We’ve all benefited from the so-called “Information Age.” Thanks to the digital revolution, our knowledge-based society provides facts about practically everything literally at our fingertips, via desktop computer, laptop, tablet, smartphone, even a smart-watch. Nearly everything we want to know, now accessible with a few taps of our fingers thanks to the wonders of cyberspace.
|We have unlimited information|
from nearly unlimited sources.
In many respects it’s been a good thing. Whether a recipe, home remodeling advice, the latest on our favorite sports team, financial trends, or information about a nagging medical problem, it’s all there. And why wait for tomorrow’s newspaper when we can read online reports of breaking news almost as it happens?
Years ago I cherished rare bits of information I could find about Ohio State sports. Now many websites can tell me the latest. Friends in Columbus say I know more about what’s going on with the Buckeyes than they do. Whatever we need to know is within arms reach. I even did research for this post in the comforts of my home office, gleaning information from my computer monitor. I haven’t visited a real library in years.
But this information, it’s not all good. We’ve stumbled simultaneously upon the “misinformation age.” Postings disguised as fact on biased websites, or disseminated via social media or email, might be anything but true. When I grew up Spam was canned meat – now spam is a means for hoodwinking people from their money or leaving them vulnerable to devious schemes. Have you heard from that rich African prince who wants to share his wealth with you, if only you send him a hefty deposit?
One other danger lurks within this cornucopia of information. Knowledge available to us seems limitless, but knowledge doesn’t equate to wisdom. Because wisdom involves understanding how to properly use the information at our disposal.
International evangelist Luis Palau was asked to compare Third World Christians he had met with Christians in America. He offered the view that many believers in America are “afflicted with the lust of the mind.” Unlike Third World disciples of Jesus, having no other choice but to live out their faith every day, Americans seem more zealous for gathering information about God and the Bible than putting into action what they’ve learned.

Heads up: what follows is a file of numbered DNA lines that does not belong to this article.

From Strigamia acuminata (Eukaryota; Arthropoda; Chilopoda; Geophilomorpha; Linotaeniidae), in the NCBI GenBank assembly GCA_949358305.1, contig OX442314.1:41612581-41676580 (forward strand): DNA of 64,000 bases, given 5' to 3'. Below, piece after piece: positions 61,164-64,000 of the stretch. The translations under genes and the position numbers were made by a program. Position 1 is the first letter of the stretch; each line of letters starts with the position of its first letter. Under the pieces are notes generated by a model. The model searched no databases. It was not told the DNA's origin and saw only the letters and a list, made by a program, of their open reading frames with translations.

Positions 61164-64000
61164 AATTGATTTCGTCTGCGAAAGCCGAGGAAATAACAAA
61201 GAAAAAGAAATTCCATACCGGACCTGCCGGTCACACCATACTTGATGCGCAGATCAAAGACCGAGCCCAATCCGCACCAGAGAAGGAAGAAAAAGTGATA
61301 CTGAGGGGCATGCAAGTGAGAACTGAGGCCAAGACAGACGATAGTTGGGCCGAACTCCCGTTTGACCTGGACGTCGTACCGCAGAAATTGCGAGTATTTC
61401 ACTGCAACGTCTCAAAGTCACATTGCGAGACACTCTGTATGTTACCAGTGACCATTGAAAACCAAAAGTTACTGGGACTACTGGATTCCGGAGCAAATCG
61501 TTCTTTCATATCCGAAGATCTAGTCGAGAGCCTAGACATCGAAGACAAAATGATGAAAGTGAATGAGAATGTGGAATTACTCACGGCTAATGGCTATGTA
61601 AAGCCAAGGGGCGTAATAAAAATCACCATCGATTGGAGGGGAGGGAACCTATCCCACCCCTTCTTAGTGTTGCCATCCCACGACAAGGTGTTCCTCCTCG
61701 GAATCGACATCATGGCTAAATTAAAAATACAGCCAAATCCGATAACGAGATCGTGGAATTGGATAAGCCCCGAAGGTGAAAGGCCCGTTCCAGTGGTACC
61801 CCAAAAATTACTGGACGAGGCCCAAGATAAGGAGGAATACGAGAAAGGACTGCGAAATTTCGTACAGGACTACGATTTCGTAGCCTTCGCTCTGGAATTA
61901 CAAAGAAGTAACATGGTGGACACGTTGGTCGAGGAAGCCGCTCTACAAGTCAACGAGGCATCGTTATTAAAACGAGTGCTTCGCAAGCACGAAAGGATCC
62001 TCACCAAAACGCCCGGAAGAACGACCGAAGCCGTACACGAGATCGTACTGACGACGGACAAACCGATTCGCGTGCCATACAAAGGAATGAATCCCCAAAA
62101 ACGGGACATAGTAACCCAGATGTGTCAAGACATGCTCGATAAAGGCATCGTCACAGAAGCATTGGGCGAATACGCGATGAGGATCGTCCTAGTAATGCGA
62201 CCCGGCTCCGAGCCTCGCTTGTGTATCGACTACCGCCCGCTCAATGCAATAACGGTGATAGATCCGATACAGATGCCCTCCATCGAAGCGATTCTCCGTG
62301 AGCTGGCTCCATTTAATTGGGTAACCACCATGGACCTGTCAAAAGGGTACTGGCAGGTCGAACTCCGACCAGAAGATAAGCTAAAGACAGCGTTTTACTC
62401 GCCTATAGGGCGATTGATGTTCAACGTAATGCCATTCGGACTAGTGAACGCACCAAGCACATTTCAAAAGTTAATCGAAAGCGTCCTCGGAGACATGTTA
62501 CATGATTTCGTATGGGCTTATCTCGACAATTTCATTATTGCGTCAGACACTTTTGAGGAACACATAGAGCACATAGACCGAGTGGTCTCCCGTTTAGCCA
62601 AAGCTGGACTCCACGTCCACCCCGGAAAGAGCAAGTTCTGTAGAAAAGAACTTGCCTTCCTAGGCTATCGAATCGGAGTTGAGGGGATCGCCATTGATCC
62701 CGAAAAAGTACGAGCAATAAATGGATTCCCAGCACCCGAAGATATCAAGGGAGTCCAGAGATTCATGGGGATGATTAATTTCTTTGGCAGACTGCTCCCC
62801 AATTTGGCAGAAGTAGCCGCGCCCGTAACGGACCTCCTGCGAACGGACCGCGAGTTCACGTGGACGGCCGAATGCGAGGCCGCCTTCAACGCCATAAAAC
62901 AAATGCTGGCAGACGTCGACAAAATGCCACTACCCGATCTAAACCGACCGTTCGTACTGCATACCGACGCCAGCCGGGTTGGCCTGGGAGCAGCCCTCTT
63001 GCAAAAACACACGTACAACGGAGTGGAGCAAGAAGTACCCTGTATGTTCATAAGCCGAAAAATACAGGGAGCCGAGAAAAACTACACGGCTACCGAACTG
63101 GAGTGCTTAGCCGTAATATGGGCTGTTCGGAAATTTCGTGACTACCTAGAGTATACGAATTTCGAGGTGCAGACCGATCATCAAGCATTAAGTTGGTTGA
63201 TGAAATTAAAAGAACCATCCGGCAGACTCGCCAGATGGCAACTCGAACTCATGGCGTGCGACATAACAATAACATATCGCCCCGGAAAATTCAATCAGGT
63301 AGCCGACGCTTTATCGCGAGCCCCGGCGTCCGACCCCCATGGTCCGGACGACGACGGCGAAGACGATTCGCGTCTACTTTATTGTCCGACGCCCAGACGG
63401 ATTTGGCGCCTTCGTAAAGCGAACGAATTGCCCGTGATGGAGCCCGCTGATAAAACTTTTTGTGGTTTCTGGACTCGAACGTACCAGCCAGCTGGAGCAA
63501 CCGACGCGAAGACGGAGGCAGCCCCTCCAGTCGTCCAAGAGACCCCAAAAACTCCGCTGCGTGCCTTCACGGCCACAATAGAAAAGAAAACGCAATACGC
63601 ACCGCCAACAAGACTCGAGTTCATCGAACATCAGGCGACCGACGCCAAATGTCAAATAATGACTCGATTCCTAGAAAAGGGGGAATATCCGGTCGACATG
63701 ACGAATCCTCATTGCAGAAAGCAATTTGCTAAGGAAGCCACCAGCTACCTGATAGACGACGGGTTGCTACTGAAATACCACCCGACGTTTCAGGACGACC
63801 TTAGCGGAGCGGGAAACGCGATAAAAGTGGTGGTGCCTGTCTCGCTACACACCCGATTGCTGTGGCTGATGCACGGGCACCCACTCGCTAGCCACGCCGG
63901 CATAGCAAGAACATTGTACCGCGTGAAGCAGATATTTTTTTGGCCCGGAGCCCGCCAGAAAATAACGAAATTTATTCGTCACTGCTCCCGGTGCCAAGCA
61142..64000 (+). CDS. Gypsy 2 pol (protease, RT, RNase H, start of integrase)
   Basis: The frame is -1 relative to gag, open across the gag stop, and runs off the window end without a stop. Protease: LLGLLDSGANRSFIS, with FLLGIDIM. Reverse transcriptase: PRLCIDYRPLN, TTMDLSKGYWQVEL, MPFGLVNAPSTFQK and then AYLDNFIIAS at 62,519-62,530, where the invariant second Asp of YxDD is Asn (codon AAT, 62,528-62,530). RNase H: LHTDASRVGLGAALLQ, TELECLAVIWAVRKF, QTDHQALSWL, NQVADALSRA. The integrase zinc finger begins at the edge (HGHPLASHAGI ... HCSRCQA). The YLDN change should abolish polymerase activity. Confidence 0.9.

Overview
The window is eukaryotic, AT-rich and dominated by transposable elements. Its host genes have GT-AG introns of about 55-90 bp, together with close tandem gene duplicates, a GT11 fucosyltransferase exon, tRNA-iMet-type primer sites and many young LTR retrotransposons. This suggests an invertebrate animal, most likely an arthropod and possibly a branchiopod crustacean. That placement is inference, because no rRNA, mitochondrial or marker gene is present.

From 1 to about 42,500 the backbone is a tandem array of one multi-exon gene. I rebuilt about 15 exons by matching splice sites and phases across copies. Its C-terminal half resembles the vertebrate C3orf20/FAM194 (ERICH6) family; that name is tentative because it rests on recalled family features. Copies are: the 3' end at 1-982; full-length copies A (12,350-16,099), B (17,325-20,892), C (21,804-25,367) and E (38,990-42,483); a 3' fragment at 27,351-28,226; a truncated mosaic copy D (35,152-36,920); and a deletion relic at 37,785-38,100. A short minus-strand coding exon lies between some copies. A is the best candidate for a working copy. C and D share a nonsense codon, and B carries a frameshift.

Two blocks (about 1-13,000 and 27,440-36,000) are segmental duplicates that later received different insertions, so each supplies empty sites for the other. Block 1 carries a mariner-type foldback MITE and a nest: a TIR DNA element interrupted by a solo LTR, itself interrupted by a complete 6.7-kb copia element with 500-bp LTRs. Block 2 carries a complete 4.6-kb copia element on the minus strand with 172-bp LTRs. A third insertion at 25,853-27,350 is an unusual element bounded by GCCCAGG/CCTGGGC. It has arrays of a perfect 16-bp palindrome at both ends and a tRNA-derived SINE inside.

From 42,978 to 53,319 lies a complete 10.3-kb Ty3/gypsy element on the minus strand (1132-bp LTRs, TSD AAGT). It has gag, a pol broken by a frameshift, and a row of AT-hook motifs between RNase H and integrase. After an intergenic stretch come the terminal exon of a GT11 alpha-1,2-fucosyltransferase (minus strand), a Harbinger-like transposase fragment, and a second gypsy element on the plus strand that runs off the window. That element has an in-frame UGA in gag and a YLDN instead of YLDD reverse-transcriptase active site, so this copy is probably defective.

I heard about a man who for years was known for his devotion to reading Christian books, attending workshops, seminars and conferences, listening to spiritual messages, attending prayer meetings, and taking various classes on the Bible. Yet he’d never shared his faith with anyone. When asked why, he replied, “Oh, I just don’t know enough yet.”
Sadly, these days we’re more interested in information than in transformation. Some people are like those described by the Bible as “always learning but never able to come to a knowledge of the truth” (2 Timothy 3:7). Reading the Scriptures, memorizing and meditating on various verses, attending worship services and hearing stirring sermons are good. But God’s desire for us is that we “not conform any longer to the pattern of this world, but be transformed by the renewing of your mind” (Romans 12:2).
In His well-known parable of the sower found in Matthew 13, Jesus spoke about various kinds of “seed” (the Word of God). Some fell on paths where birds consumed them, on shallow soil where plants soon withered, or among thorns where growth was quickly choked off. Only the seeds that fell on good soil bore lasting fruit. Jesus was cautioning us to make sure that when we receive the truth it falls into fertile soil. That consists of receptive hearts eager to put that information into practice. In other words, willingness to become transformed, not just serve as seed holders.
After the apostle Paul declared, “All Scripture is God-breathed and is useful for teaching, rebuking, correcting and training in righteousness,” he explained what it’s useful for: “so the man of God may be thoroughly equipped for every good work” (2 Timothy 3:16-17).
When Paul told his readers about the Good News of Jesus Christ, he wasn’t offering just facts and information. He was teaching about its transforming capacity. “I am not ashamed of the gospel, for it is the power of God for salvation of everyone who believes: first for the Jew, then for the Gentile” (Romans 1:16). The result, he wrote, is “just as Christ was raised from the dead through the glory of the Father, we too may live a new life” (Romans 6:4). In the process, we become “a new creation; the old has gone, the new has come!” (2 Corinthians 5:17).